The starting team chooses a deck and gives it to the jury. The jury mixes the deck and takes the upper three cards away, reads them and notes their names. After this the cards are shown to objecting Team which may notice the names of the cards (e.g. Luther, Caesar, Cleopatra), but has to give them back to the jury afterwards. Then those three cards are laid face down in front of the starting team.
By a sign of the jury, the staring team may reveal the cards. Now this team has two minutes to choose one of the cards and find historical arguments that shall prove that this card does not fit to the other two cards. The notes on the right side of each card can be used. The jury takes the time. When times up, the starting team has to tell the arguments and the jury will give points for them. Every argument, the jury accepts is a point. The only attribute to accept or to refuse is, that the argument has to be a historical one. So e.g. “man” or “woman” is no historical argument, except the starting team can argue why this attribute is of historical importance.
Now the objecting team is in charge. The three cards are given to them and it is up to the objectors to find arguments, why the card, the starting team has separated from the other two cards is the wrong one. So they got one minute to find arguments. When times up they have to tell the jury and the jury again can give one point for each historical argument they accept.
At the end of phase 3 the jury notates the points each of the two other teams has gained on the shed with the Groups and a new round will start with a different team starting, a different one objecting and a new jury. So after three rounds the winning team will be identified.
A) The teams agree to play more than one loop of three rounds before they start playing the game.
B) The teams may separate more than one card from the others within the given time (e.g. Martin Luther from Caesar and Cleopatra, then Caesar from both and if time is still sufficient Cleopatra from Caesar and Luther).
C) The teams create their own decks before starting to play. Watch out: maybe more sets of cards will be necessary to play this variant.
D) The teams develop their own cards, which the other teams will have to play, but have to be able to argue with their own cards if necessary.
For playing material and printable rules see V (Playing material and printable rules).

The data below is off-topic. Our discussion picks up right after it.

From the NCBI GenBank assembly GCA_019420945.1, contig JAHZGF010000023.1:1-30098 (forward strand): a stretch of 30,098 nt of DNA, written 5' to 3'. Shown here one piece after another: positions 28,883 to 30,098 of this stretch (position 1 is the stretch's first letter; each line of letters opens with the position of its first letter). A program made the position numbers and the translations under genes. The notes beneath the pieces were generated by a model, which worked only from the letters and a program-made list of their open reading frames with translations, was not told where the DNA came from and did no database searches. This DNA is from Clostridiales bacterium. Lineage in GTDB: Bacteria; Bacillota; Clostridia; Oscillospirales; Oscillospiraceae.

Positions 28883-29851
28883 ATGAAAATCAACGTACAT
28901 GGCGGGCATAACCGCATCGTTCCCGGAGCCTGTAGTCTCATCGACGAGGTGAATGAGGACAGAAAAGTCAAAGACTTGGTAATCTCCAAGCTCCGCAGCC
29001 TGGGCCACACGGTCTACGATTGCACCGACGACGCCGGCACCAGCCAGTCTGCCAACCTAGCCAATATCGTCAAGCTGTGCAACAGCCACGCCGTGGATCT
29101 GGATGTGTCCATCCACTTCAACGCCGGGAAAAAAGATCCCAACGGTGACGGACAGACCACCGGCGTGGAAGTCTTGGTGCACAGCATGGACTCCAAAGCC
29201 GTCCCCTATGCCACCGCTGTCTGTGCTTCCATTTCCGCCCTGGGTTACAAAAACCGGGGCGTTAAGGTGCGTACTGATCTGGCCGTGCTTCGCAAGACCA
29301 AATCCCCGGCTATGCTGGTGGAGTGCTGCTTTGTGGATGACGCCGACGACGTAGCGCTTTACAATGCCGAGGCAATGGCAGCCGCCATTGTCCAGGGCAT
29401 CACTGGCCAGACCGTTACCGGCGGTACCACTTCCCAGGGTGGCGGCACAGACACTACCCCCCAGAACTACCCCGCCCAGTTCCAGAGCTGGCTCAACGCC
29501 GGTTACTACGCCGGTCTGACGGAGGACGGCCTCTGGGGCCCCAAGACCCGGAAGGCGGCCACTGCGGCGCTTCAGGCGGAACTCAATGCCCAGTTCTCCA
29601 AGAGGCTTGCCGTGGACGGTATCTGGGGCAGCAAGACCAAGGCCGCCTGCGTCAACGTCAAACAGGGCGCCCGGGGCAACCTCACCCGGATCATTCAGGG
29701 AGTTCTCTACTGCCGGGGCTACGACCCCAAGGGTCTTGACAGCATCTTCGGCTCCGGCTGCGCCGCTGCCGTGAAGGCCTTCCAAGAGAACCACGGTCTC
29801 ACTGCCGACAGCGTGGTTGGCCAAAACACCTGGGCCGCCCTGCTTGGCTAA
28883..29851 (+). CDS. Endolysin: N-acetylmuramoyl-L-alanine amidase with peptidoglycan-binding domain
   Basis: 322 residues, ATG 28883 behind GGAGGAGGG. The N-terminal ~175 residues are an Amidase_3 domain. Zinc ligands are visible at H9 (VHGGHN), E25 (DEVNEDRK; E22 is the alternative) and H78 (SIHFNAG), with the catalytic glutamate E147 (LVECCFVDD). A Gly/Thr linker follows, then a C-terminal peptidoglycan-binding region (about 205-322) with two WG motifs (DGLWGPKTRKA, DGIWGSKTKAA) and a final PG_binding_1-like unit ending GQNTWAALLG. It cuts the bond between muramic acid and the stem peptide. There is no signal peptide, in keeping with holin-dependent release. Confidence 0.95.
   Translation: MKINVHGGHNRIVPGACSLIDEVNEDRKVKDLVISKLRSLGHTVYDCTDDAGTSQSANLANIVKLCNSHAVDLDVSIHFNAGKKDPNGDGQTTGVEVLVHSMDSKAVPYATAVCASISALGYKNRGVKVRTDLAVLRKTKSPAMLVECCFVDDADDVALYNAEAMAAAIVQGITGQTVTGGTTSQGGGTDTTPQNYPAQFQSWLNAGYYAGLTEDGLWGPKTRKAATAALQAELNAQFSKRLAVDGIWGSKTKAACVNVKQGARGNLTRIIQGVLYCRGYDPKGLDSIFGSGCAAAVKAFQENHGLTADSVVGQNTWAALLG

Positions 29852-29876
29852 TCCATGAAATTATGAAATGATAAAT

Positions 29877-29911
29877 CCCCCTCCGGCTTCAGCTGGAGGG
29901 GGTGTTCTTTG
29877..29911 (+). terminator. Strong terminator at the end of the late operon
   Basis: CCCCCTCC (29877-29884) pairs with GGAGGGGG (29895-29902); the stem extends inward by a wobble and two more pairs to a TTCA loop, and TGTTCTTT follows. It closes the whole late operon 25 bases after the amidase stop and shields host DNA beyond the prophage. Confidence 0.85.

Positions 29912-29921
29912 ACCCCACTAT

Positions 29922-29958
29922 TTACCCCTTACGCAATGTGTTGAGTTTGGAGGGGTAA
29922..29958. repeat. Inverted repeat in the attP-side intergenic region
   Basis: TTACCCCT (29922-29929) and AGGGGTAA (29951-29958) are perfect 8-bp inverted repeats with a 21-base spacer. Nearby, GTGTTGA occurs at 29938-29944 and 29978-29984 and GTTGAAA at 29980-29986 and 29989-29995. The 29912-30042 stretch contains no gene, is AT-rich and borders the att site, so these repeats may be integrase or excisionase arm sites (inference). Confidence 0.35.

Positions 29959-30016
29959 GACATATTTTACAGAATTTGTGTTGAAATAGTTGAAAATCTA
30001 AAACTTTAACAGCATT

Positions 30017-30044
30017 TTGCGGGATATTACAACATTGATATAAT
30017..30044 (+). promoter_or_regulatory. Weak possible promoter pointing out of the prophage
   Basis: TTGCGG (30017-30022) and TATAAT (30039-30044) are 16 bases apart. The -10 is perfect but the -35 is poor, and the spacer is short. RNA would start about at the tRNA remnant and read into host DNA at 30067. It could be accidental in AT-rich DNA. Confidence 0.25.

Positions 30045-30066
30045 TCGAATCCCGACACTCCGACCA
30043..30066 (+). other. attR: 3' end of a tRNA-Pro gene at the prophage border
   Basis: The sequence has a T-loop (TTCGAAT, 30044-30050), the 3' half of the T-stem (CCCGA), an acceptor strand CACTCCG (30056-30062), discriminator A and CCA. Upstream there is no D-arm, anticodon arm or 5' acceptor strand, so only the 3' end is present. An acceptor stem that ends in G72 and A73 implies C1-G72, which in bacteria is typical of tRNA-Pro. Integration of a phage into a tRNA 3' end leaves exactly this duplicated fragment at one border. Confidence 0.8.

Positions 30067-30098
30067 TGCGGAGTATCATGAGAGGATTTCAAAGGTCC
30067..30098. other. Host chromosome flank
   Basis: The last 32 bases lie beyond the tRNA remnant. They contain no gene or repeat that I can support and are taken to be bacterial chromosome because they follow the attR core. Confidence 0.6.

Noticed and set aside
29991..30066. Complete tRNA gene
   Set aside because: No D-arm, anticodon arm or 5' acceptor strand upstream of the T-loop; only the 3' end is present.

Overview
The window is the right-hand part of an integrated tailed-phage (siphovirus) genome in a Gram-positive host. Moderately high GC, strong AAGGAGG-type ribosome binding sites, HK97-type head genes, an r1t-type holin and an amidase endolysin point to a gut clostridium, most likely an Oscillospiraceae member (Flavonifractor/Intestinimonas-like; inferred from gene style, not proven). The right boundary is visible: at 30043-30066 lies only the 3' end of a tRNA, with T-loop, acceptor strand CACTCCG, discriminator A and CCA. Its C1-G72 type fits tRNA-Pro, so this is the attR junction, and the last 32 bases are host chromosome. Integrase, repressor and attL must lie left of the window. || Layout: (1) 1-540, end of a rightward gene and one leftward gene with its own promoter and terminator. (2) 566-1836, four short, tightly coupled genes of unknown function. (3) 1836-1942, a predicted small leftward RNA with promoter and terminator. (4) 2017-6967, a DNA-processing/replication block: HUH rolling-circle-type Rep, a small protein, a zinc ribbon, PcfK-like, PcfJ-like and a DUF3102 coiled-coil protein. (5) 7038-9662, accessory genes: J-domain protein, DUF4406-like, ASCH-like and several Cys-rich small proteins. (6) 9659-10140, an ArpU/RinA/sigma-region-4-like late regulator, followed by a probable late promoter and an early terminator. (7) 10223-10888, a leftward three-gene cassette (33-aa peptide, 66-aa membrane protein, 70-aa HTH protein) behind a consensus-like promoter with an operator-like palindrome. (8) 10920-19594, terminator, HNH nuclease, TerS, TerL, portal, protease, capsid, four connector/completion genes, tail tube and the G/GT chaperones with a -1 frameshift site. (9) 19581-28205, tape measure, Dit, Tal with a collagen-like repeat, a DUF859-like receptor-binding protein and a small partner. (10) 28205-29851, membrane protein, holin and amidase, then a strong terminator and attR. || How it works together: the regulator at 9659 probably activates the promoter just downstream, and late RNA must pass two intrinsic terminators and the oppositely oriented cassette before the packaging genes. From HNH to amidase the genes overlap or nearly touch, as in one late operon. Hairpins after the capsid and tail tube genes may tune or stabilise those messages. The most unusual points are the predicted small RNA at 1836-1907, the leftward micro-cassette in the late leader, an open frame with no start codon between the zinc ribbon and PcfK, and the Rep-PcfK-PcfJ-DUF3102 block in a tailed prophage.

At a later step during the project planning a first trial-play took place, which figured out, that the first design was unplayable. The first conception, playing without time restrictions, lead to never ending phases.
In the established first version nine playable cards are finished, describing historical personalities of three different ages – Cleopatra and Caesar for the antique, Jeanne D´Arc and Karl the Great for the middle ages, Martin Luther, Napoleon, Otto v. Bismarck, Rosa Luxemburg and Adolf Hitler for the modern age. Although these persons names are well known it was quite difficult to figure out adequate aspects to describe those persons in short terms, because any selection preformes the possible arguments gathered by a first-look and without any further knowledge decisively.
It also emerged to be difficult setting up different categories like type of ruling, ages historical events and personalities. At first distinction had only been made between personalities and other historical phenomena. But this seemed to be to unifying, for it is easier to compare ruling-types among each other than to mix them up with historical events like the neolithical revolution or the crusades. So although the development of different categories is still in progress a more distinct and discussable tablet has been elaborated and can be downloaded at
Another task was to find pictures, which can be used freely without any copyright-restrictions. Luckily Wikimedia commons provides such pictures and this is why all pictures are gathered from Wikimedia commons. But even though there is only a restricted amount of pictures available on Wikimedia commons and although most of them can be freely used, some still bear more or less restrictions (e.g. citation of the author or prohibition of any alteration). So it took some time to find usable pictures and due to the limited amount of freely usable pictures it wasn´t able to create a straighter style.
Playing material and printable rules
The playing material can be freely downloaded at http://mms.uni-hamburg.de/epedagogy/mmswiki/index.php5/Image:Karten2zu1.pdf
(please print two to four playing cards per DinA4 sheet)
Printable rules are freely accessible as well at http://mms.uni-hamburg.de/epedagogy/mmswiki/index.php5/Image:Spielregeln2zu1.pdf
(please print two pages on one DinA4 sheet)
- ↑ Andreas Körber / Waltraud Schreiber / Alexander Schöner (Hrsg.): Kompetenzen historischen Denkens. Ein Strukturmodell zur Kompetenzorientierung in der Geschichtsdidaktik, [Kompetenzen: Grundlagen - Entwicklung- Förderung Bd.2], Neuried 2007.
- ↑ Translated from German; see Andreas Körber / Waltraud Schreiber / Alexander Schöner (Hrsg.): Kompetenzen historischen Denkens. Ein Strukturmodell zur Kompetenzorientierung in der Geschichtsdidaktik, [Kompetenzen: Grundlagen - Entwicklung- Förderung Bd.2], Neuried 2007, p.31.
- ↑ For closer information about the historical orientation see Hans Jürgen Pandel: Geschichtsbewusstsein. in: Geschichte in Wissenschaft und Unterricht Bd. 44. 1993, p.726.
- ↑ For closer information about the critical, reflective and (self-)reflexive aspects see Waltraud Schreiber: Basisbeitrag: Mit Geschichte umgehen lernen – Historische Kompetenz aufbauen, in: Waltraud Schreiber / Sylvia Mebus (Hg.): Durchblicken. Dekonstruktion von Schulbüchern. 2. überarbeitete Auflage. Neuried 2006, p.53.
- ↑ For closer information about constructivistic learning see http://dsor-fs.upb.de/~blumstengel/Konstruktivismus.html accessed on 16.03.2010.
- ↑ For closer information about the Situated Cognition approach see John Seely Brown / Allan Collins / Paul Duguid: Situated Cognition and the Culture of Learning, in: Educational Researcher. 18(1). Jan-Feb 1989, pp.32-42.